* Cycling a message to be encoded and decoded between English and a target language, I think, is a way of simulating how it might be learned by either, for better or for worse

** Who knows why these two phrases resonate.  Maybe "he has two shots remaining" = "He is the other two shots" because "he has X remaining" -> "he only has X remaining" -> "he is composed of X" -> "he is composed of two shots" -> "He is the other two shots"***

*** notice 'is' is italicized, 'the other' is italicized and bolded as denoting the only difference between these two constructions.  I thought this was kind of cool, also because it represents the purest of existential choices - existing as I and existing apart from 'I'.

Monday, January 7, 2013

Throwing your voice into a hidden room

I just read a cool article that experimented with voices coming from a ceiling here.  Here's another experiment I set up recently, in my house, to experiment with voices heard on the other side of a wall.  It's like a magic trick.

1) set up a laptop A against a physical wall.
2) hook up laptop A’s sound output to a bluetooth speaker on the other side of the wall.*

3) set up a google hangout between laptop A and another laptop located in another room B against its wall.

With this setup A looks like a window on the wall, looking into B. It also sounds like the conversations in room B are being overheard by you as if the people in room B are speaking to each other on the other side of the physical wall. The result is the feeling that room B and room A are on opposite sides of a real wall, but the sound tricks you into thinking people are conversing just on the other side of a wall, with the sound spilling into your room from the hallway outside.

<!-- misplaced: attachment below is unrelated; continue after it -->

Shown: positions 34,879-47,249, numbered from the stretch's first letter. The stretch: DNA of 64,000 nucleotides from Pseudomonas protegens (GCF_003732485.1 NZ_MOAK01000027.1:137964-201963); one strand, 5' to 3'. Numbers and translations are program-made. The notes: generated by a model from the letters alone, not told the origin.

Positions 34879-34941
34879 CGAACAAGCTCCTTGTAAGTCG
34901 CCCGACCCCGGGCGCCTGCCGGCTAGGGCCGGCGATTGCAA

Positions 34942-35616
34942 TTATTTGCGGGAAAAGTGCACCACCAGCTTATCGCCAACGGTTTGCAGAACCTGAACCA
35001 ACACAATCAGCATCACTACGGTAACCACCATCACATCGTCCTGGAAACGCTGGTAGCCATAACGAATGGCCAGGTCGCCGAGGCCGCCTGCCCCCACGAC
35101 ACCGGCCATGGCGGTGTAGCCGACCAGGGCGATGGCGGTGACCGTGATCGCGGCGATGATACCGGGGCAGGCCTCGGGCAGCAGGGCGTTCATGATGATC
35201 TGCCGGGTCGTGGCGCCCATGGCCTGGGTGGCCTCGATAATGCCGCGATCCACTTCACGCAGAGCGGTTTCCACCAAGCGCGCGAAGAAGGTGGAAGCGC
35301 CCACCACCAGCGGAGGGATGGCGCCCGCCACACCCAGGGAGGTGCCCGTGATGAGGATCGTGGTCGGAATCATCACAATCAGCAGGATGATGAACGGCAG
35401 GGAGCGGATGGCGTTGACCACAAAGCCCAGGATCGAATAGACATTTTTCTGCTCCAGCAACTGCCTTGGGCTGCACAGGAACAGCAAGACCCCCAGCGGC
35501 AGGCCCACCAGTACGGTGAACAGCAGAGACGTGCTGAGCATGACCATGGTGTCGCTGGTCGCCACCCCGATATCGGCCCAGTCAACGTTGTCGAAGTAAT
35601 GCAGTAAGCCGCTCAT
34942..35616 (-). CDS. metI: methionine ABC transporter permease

n.b. #1: This is more useful for voyeurs than it is for people looking to communicate between the two rooms.

n.b. #2: I came up with this experiment after watching "The Lives of Others" and then setting up this quick experiment to "peer" from my kitchen into my living room, during the NFL playoff game last night.

n.b. #3: I read here that this may be just another configuration of "telepresence."

* or, locate the bluetooth speaker on the other side of the door to the hallway, although this isn't as effective